PI’s: Ravi Bellamkonda, Barunashish Brahma, Jack L. Arbiser
Spinal cord injury (SCI) is a debilitating condition, usually resulting in lifelong, irreversible paralysis. More than 1400 children afflicted with SCI are admitted to US hospitals annually. Damage to the spinal cord causes acute physical injury, which is followed by secondary inflammatory biochemical events. While the extent of the initial physical injury cannot be controlled, secondary injury can be attenuated by timely administration of anti-inflammatory agents. Systemic administration of high-dose anti-inflammatory drug, methylprednisolone (MP), has been the centerpiece of clinical therapy post-SCI; although, this treatment has been controversial due to its potent side effects. While site specific delivery is possible in transection injuries via local injection, in the clinically more common contusion injuries, local injections are not possible and it would be highly desirable to combine systemic injection with site specific localization if possible. Additionally, while MP is a potent anti-inflammatory agent, it has the deleterious effect of increasing pernicious reactive oxygen species (ROS) at the site of injury, potentially counter-productively exacerbating secondary injury after SCI .
Therefore the ability to develop therapies that would enhance local action after contusion injuries to the cord, and have a biological action superior to MP would have a significant impact on the management of SCI in children.
The blood-spinal cord barrier (BSB) usually serves as a major impediment to systemic delivery of anti-inflammatory agents to the contused cord. However, the BSB‟s permeability state following SCI is unknown although when open it provides a window of opportunity to successfully deliver drugs/nanocarriers across the BSB. The Bellamkonda laboratory has expertise in fabricating drug loaded nanocarriers that can take advantage of this increased permeability, specifically target inflammation sites and tumors, while additionally, enhancing contrast in magnetic resonance imaging (MRI). This allows for site specific, low dose drug delivery, coupled with non-invasive MRI tracking. Additionally, the Bellamkonda laboratory, in collaboration with Jack Arbiser at Emory University, has identified a novel anti-inflammatory agent, Imipramine Blue (IB), which may inhibit both inflammation as well as ROS exacerbated secondary injury after SCI, by virtue of being a NOX4 and nuclear factor kB (NFκB) inhibitor. (NFκB) and NOX-4 are pro-inflammatory factors, implicated in the upregulation of ROS in SCI.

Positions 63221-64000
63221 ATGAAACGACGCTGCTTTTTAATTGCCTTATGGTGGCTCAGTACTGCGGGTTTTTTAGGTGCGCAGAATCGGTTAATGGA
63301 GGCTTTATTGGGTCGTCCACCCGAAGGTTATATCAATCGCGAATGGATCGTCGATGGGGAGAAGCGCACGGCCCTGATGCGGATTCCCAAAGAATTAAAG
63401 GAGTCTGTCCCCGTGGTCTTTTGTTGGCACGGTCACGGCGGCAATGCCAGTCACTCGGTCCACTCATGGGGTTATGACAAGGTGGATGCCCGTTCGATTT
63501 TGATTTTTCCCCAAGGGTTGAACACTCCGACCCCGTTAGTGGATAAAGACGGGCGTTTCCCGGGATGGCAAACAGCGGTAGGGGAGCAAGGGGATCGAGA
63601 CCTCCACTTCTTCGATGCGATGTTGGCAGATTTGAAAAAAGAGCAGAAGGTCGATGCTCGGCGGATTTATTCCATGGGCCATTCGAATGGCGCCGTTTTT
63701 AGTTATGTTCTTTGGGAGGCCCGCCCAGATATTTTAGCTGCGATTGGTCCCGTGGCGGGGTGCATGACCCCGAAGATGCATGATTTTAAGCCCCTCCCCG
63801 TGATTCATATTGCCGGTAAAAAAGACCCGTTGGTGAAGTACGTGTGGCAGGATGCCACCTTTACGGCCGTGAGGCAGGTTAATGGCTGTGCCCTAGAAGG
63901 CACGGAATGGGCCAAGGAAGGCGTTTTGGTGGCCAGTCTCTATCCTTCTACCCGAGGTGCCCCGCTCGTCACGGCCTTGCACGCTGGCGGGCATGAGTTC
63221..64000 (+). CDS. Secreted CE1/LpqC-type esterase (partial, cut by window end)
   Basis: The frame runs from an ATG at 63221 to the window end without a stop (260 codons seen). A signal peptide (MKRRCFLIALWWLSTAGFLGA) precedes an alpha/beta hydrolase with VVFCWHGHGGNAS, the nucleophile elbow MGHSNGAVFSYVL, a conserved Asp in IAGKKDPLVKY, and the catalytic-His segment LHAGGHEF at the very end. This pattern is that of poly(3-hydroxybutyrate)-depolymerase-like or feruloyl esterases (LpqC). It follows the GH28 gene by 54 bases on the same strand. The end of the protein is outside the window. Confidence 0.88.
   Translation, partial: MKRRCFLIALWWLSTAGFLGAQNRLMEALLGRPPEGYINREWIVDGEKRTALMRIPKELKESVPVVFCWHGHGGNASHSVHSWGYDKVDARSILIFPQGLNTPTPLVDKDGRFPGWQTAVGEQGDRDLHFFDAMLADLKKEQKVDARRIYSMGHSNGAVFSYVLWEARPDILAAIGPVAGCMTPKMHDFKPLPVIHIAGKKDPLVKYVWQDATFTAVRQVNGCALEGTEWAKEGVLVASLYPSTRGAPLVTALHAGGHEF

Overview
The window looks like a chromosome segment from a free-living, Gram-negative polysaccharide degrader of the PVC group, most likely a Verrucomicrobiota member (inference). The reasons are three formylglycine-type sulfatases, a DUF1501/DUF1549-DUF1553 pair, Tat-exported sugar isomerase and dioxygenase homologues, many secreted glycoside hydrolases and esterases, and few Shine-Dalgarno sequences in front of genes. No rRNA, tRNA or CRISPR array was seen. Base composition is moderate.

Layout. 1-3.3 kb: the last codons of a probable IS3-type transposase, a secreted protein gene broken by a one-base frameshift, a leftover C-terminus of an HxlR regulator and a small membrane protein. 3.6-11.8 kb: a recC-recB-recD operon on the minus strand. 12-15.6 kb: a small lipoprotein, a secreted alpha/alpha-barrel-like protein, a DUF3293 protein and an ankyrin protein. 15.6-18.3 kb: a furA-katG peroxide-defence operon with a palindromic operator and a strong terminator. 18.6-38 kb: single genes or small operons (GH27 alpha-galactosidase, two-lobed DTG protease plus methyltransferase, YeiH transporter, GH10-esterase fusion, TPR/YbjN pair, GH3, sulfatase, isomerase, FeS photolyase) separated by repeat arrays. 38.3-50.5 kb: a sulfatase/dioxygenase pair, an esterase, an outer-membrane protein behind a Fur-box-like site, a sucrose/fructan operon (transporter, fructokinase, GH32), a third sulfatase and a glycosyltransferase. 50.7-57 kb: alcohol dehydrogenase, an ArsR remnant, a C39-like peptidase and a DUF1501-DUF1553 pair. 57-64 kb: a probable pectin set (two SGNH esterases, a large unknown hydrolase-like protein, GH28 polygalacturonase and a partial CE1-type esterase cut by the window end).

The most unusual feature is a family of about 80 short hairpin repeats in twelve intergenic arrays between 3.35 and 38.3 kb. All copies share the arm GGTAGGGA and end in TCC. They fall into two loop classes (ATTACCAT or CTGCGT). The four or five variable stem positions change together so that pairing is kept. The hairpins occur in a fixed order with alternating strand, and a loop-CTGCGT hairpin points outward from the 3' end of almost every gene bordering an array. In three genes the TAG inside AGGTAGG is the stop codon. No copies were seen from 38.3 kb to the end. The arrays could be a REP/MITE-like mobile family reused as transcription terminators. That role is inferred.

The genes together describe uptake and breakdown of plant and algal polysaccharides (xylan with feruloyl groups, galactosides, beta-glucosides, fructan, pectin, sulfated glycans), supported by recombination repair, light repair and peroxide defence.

Thus, the two goals of this study are to (1) accurately characterize the BSB permeability using contrast enhancing nanocarriers, in a rat model of contusion SCI; and (2) fabricate and characterize IB- and MP-nanocarriers and compare in vivo efficacy of IB- Vs. MP-nanocarriers. Successful culmination of this work could lead to a drastic improvement in SCI management clinically and the quality of life of children with SCI. Our team consists of Dr. Barun Brahma, a pediatric neurosurgeon with Children‟s Healthcare of Atlanta, Professor Ravi Bellamkonda, a Georgia Cancer Coalition Distinguished Scholar and Director of the Neurological Biomaterials and Cancer Therapeutics Laboratory in the Georgia Tech/Emory Department of Biomedical Engineering, Jack Arbiser a talented chemist and clinician at Emory (The Arbiser lab synthesized the novel compound imipramine blue) and Dr. Tarun Saxena, a postdoctoral fellow in the Bellamkonda laboratory with relevant surgery and nanocarrier fabrication experience.